2. Negative keywords hurt your quality score as they aren’t relevant to the ad copy and landing page and usually have poor CTR and conversion rate. Adding such keywords to negative keywords improve quality score.

What you need to do is monitor your keywords and look for keywords with poor or no conversions. These are the keywords that you need to add to the negative list.

3. Use Ad Extensions

Ad extensions and ad format impact ad rank directly. Any ad extension that improves ad performance and is useful for the searcher will improve ad rank and lower your CPC.

For example, adding your phone number during working hours will help mobile users call you directly. This will improve your ad rank and will lower your actual CPC.

4. Bid on Long-Tail Keywords

Research shows that long-tail keywords generate 80% of organic traffic:

popular keywords

Targeting long-tail keywords (especially new ones) means you are in a no-competition zone. Most advertisers bid on high-traffic keywords as it drives clicks and conversions. This makes these keywords highly competitive and their CPC increases exponentially.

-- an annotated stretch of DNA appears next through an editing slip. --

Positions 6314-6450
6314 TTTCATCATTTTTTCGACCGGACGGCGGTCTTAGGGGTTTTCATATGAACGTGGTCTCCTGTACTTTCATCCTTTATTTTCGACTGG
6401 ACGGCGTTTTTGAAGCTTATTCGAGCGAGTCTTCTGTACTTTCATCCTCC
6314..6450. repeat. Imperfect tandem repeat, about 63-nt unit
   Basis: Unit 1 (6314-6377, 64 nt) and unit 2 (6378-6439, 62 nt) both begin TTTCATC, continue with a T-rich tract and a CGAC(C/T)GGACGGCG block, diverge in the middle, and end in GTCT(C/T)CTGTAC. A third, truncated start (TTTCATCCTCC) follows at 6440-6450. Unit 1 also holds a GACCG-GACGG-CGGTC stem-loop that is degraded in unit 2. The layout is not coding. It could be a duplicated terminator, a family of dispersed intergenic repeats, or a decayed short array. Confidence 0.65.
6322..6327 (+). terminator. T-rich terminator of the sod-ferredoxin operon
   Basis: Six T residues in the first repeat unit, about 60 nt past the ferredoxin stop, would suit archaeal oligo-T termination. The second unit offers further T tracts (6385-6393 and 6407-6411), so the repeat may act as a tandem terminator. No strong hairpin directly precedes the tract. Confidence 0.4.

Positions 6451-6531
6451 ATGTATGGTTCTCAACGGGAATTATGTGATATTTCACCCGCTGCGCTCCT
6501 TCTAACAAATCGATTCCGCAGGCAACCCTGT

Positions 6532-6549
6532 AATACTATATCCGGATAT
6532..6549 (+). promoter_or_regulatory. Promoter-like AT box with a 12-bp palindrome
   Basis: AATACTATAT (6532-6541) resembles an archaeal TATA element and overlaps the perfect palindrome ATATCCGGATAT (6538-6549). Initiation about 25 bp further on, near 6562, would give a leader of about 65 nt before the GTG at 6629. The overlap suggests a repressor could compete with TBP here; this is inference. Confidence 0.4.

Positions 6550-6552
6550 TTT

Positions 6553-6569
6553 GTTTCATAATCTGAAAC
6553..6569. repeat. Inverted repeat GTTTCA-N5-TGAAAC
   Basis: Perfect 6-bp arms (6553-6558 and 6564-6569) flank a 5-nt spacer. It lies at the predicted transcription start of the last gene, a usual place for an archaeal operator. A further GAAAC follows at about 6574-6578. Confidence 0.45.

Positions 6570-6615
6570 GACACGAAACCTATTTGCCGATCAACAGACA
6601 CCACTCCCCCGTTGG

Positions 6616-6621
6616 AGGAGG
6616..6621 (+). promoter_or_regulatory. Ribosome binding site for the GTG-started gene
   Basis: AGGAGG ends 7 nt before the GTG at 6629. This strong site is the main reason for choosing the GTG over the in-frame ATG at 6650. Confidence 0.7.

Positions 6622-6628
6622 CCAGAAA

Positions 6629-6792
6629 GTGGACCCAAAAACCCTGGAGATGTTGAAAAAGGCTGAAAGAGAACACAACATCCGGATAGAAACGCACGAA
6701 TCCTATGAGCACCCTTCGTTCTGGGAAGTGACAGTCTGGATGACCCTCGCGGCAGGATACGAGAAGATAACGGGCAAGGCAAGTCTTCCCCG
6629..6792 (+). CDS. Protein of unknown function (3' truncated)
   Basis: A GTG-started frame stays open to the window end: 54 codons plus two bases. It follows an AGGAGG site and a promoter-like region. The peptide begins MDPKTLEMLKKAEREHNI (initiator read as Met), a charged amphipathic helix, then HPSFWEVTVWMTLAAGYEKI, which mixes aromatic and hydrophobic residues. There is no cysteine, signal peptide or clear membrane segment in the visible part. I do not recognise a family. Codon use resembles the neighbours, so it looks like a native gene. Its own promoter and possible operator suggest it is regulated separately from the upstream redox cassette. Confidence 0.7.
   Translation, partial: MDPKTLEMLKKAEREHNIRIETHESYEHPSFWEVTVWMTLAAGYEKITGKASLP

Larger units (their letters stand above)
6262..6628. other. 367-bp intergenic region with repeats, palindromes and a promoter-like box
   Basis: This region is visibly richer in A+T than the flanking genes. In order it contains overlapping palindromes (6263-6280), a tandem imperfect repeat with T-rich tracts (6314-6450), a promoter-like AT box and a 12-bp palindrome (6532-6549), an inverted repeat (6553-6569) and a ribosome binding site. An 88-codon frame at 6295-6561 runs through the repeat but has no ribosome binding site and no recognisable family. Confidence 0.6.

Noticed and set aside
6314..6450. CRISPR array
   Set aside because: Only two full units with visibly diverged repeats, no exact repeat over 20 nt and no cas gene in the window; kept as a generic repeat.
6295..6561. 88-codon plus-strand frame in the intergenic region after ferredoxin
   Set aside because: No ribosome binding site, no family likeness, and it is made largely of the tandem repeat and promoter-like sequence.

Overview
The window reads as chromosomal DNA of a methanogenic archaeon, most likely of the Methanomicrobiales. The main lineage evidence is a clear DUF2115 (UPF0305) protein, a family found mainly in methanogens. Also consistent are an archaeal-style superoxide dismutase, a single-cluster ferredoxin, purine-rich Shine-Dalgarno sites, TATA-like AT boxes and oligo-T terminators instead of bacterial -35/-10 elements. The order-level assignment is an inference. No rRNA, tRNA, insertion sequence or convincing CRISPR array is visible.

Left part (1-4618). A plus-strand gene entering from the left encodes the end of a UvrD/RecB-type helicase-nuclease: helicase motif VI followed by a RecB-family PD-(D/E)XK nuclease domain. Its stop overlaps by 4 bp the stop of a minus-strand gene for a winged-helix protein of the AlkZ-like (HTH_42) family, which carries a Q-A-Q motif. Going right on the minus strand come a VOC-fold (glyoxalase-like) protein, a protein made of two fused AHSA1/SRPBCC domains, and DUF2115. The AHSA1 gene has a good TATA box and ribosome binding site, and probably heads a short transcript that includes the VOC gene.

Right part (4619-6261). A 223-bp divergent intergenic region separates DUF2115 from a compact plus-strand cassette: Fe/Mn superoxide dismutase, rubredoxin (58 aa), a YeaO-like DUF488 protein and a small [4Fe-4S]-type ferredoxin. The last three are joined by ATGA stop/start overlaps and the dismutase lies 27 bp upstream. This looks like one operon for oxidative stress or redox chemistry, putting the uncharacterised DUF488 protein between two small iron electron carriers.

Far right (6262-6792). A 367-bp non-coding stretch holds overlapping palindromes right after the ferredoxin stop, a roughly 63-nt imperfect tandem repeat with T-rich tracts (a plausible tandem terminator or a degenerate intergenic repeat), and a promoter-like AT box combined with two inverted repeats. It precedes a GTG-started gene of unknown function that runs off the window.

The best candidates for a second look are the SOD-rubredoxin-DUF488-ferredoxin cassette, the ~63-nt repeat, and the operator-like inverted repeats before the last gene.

You don’t have to bid on such high competition keywords all the time.

Instead, bid on long-tail keywords. These keywords might not have a high search volume but bidding on 100 long-tail keywords having search volume between 50-100 per keyword means you can drive 5K to 10K visitors with such keywords.

The best part: You pay a very low CPC. Hooray!

Yes, you have to spend additional time on finding long-tail low-competition keywords but it is worth your time.

5. Monitor Time, Device, and Location

You can’t create an ad campaign on Google and let it run with an intention to achieve results. PPC isn’t a set and forget advertising method. You have to constantly monitor your campaign, ad groups, ads, and other variables, especially time, devices, and location.

Identify days, time of the day, devices, and locations with higher than average CPC and which have low conversion rate than the average conversion rate for the campaign. Exclude all such times, devices, and locations.